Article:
Some colorists prefer to not use regular pencil sharpeners, but other implements instead. Using an X-acto knife or sandpaper offers total control over pencil points. Others use a cosmetics sharpener made for makeup.
Some colorists feel that manual handheld sharpeners are the best sharpeners for colored pencils. Crank-style and electric sharpeners can “vibrate” pencils, causing the core to loosen from the casing.
After doing careful research and listening to what seasoned colorists have to say, we’re confident that the crank-style and electric sharpeners on this list do a great job while keeping your pencils safe. Notice there are not a whole lot of electric or hand-crank models loved by colorists; thus, this list includes mostly manual handheld sharpeners.
Reviews of the best colored pencil sharpeners
What separates a great pencil sharpener from an ordinary one are high precision and reduced breakage. Now, let’s get to the “point”: here are our reviews of the best sharpeners for colored pencils. To check prices and read more reviews, simply click on the images or blue links.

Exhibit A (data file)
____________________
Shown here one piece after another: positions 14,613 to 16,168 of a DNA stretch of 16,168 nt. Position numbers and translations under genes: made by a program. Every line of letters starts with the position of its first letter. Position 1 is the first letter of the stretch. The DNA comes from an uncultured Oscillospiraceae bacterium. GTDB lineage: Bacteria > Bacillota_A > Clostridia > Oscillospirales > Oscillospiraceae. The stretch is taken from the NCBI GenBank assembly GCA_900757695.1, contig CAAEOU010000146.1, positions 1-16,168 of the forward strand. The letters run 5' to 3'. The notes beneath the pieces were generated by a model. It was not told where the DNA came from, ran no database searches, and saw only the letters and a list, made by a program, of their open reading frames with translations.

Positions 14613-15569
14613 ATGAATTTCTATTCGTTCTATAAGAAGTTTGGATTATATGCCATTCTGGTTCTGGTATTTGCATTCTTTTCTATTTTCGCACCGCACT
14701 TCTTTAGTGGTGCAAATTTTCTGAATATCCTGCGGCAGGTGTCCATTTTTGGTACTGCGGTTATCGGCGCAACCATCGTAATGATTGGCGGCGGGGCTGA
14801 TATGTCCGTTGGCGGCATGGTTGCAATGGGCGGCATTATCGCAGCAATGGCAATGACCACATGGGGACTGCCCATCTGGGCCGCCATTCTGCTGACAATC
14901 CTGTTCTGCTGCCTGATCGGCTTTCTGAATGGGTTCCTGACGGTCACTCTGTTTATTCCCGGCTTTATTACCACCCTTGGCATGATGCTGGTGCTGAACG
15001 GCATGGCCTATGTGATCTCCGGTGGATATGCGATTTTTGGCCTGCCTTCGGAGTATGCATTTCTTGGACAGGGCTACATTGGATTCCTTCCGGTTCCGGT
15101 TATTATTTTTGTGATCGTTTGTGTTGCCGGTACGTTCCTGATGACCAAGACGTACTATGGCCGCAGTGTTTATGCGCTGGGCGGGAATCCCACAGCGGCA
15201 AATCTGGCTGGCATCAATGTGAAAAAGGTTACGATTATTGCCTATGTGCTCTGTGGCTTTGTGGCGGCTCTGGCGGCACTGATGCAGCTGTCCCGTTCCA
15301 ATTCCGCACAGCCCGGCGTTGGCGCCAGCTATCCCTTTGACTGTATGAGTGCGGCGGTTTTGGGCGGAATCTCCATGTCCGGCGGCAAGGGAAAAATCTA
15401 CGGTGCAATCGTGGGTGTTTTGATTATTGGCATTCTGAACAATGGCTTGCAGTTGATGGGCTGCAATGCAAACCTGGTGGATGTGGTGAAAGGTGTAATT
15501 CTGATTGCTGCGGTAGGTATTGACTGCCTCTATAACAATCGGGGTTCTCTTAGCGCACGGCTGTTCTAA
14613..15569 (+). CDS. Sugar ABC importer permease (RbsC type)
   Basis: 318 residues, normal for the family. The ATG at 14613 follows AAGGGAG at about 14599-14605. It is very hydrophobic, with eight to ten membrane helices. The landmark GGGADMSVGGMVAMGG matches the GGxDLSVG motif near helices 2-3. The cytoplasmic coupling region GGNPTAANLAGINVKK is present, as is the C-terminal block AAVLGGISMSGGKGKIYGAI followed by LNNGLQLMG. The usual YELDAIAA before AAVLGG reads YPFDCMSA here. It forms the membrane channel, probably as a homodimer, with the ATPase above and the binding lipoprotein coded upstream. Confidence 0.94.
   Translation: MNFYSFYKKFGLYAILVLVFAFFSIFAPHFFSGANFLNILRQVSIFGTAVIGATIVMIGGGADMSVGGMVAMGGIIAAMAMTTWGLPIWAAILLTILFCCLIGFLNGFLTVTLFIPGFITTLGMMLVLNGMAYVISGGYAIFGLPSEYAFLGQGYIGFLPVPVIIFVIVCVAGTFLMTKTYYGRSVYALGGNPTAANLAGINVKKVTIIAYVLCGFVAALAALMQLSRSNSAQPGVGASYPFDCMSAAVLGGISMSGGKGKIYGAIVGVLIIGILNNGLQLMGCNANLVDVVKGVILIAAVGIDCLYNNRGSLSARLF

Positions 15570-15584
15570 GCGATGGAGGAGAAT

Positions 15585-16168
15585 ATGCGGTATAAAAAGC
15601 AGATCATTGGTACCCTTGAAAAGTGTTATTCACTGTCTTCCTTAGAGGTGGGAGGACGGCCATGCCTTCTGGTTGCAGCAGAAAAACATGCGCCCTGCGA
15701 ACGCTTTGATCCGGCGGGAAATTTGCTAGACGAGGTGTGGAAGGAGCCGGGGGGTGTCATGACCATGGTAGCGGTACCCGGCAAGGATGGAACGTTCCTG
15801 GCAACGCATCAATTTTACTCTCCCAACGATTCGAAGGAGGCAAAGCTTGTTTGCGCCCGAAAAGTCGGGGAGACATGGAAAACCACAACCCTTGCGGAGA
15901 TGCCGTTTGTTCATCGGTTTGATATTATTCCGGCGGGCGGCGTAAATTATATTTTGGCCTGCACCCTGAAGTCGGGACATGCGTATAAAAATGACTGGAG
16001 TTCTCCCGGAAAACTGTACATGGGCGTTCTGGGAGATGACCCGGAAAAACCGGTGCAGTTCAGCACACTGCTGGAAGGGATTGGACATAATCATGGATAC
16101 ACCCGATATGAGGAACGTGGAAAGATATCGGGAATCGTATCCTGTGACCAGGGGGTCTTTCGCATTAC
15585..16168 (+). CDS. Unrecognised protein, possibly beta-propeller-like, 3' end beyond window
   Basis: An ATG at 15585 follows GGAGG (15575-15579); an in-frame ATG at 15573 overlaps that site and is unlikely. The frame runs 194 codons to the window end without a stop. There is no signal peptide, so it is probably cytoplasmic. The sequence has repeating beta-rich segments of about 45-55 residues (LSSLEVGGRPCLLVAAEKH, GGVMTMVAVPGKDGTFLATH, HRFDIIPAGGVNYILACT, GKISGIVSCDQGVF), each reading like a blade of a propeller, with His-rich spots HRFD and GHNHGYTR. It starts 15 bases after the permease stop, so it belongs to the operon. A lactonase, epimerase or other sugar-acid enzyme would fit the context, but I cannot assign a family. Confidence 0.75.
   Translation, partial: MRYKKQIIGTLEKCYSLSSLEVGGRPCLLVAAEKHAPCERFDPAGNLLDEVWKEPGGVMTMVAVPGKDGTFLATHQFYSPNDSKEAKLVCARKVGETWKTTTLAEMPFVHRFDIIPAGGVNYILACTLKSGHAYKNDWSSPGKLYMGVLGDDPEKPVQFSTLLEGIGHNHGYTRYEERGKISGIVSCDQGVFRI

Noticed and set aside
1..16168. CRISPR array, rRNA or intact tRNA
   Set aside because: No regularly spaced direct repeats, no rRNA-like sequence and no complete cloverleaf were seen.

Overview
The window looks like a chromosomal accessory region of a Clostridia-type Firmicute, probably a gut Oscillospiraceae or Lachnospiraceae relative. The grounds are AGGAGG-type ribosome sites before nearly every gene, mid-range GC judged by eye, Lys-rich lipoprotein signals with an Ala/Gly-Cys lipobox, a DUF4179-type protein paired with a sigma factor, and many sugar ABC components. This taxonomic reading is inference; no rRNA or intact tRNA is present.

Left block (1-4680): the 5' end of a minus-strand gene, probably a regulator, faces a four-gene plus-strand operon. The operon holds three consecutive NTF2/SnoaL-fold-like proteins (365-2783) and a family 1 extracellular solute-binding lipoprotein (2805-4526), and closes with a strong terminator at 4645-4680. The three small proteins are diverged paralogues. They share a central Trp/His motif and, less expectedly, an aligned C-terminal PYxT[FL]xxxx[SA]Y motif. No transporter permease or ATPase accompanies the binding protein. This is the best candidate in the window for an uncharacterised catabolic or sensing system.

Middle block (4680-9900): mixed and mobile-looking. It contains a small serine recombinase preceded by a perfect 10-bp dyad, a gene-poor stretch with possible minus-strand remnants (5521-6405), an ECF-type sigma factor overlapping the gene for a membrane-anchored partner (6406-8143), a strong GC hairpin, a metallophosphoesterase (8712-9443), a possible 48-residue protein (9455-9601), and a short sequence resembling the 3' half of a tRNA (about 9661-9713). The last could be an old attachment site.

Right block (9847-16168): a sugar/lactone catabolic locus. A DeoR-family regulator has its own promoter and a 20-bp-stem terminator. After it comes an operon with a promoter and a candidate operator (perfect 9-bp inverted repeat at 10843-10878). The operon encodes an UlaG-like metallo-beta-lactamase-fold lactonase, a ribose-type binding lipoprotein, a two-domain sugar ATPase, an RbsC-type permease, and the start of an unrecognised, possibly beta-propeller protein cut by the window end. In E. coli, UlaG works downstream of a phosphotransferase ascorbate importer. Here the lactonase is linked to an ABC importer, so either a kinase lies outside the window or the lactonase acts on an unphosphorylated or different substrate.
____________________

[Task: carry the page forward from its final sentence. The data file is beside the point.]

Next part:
Best manual hand-crank sharpener for colored pencils
The Derwent is a popular manual hand-crank sharpener that people often rave about. It works on both colored and regular graphite pencils up to a hefty 8mm in diameter. Most sharpeners do not accommodate thicker pencils, but this one does. It even works well with charcoal and pastel pencils. With just a few cranks, your pencils will be super sharp. It also makes easy work of sharpening brand-new, never-before-sharpened pencils.